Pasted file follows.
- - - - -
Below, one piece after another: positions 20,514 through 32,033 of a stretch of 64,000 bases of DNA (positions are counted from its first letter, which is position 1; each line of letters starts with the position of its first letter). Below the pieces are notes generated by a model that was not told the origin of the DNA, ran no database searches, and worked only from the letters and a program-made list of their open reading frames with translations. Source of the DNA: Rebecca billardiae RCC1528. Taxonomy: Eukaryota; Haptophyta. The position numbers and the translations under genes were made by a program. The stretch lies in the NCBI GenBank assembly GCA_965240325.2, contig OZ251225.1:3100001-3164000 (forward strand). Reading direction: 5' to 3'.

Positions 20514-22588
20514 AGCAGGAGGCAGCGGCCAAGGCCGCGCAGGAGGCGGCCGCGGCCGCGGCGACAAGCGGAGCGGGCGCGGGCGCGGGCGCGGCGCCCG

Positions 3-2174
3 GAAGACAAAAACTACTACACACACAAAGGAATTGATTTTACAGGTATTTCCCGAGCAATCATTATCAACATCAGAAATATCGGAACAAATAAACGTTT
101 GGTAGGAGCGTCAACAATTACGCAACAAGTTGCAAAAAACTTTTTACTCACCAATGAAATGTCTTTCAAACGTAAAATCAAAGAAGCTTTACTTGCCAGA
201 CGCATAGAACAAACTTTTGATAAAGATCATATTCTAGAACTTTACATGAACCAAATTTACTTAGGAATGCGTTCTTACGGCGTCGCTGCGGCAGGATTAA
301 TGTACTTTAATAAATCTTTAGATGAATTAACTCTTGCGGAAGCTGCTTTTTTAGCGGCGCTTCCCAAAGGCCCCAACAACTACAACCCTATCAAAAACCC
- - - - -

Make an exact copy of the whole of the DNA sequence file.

Below, one piece after another: positions 20,514 through 32,033 of a stretch of 64,000 bases of DNA (positions are counted from its first letter, which is position 1; each line of letters starts with the position of its first letter). Below the pieces are notes generated by a model that was not told the origin of the DNA, ran no database searches, and worked only from the letters and a program-made list of their open reading frames with translations. Source of the DNA: Rebecca billardiae RCC1528. Taxonomy: Eukaryota; Haptophyta. The position numbers and the translations under genes were made by a program. The stretch lies in the NCBI GenBank assembly GCA_965240325.2, contig OZ251225.1:3100001-3164000 (forward strand). Reading direction: 5' to 3'.

Positions 20514-22588
20514 AGCAGGAGGCAGCGGCCAAGGCCGCGCAGGAGGCGGCCGCGGCCGCGGCGACAAGCGGAGCGGGCGCGGGCGCGGGCGCGGCGCCCG

Positions 3-2174
3 GAAGACAAAAACTACTACACACACAAAGGAATTGATTTTACAGGTATTTCCCGAGCAATCATTATCAACATCAGAAATATCGGAACAAATAAACGTTT
101 GGTAGGAGCGTCAACAATTACGCAACAAGTTGCAAAAAACTTTTTACTCACCAATGAAATGTCTTTCAAACGTAAAATCAAAGAAGCTTTACTTGCCAGA
201 CGCATAGAACAAACTTTTGATAAAGATCATATTCTAGAACTTTACATGAACCAAATTTACTTAGGAATGCGTTCTTACGGCGTCGCTGCGGCAGGATTAA
301 TGTACTTTAATAAATCTTTAGATGAATTAACTCTTGCGGAAGCTGCTTTTTTAGCGGCGCTTCCCAAAGGCCCCAACAACTACAACCCTATCAAAAACCC